During the 12th and 13th century, a new vocabulary emerges. The locations of the recluses are varied: portiuncula (little place), casula (cottage) and domincula (little cabin). Even the roles of the recluses are refined in central Italy: reclusi becomes a generic terms that includes carcerati (enclosed) or incarcerati (literally incarcerated), hermitae (living outside of formal buildings) and frates et sorores (brothers and sisters, in lay roles). Still another term was pauperes monialis recluse or poor enclosed nuns. Not included as eremitic are the bizzoca or penetentials, specifically of third order laity.
In contrast to the old monastic orders, the emphasis of the new eremitical movement of this era was simplicity, poverty, asceticism and solitude. These values specifically nourished feminine qualities of spiritual expression.
[Section removed; see full article if you wish.]
These women, having experienced the typical social stages of average women of their day, nevertheless achieved a level of spirituality that St. Bernard's exhortation (quoted above) cannot comprehend. Theirs was a state of not so much abstinence or self-discipline but non-temptation. They were nol tempted by lust, gluttony, or power, some suffering acedia, doubt, and visions.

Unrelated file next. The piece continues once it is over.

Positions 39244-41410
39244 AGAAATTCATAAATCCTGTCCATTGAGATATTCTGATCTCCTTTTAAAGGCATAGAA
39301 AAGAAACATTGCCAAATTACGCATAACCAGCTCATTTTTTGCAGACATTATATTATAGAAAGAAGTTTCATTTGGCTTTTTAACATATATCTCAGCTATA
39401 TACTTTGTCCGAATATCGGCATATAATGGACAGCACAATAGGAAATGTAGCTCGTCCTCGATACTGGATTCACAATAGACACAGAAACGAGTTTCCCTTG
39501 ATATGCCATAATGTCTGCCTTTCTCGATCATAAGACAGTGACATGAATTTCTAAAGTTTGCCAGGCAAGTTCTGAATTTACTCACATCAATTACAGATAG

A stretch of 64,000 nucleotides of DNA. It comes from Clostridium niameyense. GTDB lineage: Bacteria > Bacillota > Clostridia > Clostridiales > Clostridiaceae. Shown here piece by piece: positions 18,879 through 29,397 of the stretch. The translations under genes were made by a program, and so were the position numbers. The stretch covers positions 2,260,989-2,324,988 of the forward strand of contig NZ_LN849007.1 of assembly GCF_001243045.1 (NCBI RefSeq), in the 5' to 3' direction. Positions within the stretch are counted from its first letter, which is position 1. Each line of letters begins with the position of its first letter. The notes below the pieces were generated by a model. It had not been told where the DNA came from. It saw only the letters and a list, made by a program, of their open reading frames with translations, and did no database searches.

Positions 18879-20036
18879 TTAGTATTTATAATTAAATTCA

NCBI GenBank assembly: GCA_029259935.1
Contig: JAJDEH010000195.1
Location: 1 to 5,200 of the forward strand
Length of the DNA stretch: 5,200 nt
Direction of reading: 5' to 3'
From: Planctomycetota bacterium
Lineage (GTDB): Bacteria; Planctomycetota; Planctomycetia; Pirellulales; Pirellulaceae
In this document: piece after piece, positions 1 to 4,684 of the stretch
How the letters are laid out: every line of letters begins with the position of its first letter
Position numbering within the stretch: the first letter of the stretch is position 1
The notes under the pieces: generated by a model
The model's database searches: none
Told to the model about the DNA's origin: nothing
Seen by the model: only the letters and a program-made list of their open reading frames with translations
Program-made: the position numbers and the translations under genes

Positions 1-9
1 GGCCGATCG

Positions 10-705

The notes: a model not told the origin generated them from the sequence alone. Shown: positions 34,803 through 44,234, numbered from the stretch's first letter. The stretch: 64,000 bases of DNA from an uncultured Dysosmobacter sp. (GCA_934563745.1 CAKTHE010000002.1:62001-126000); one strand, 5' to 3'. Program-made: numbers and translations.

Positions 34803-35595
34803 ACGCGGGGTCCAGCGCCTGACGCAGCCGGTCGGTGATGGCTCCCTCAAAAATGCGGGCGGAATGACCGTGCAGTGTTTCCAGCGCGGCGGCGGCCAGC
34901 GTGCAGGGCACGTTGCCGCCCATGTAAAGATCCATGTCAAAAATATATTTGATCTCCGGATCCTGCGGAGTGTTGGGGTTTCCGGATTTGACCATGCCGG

The religious expression of women in the central and later Middle Ages was increasingly marked by mysticism and an increasingly sophisticated view of how spiritual values intersect with society and personal service. Intrinsic to their spirituality was the notion that, as Casagrande puts it:
The seach for the solitary life has its deepest roots in the ideal of separation and detachment from the world ... which is not necessarily effective, but rather moral and affective.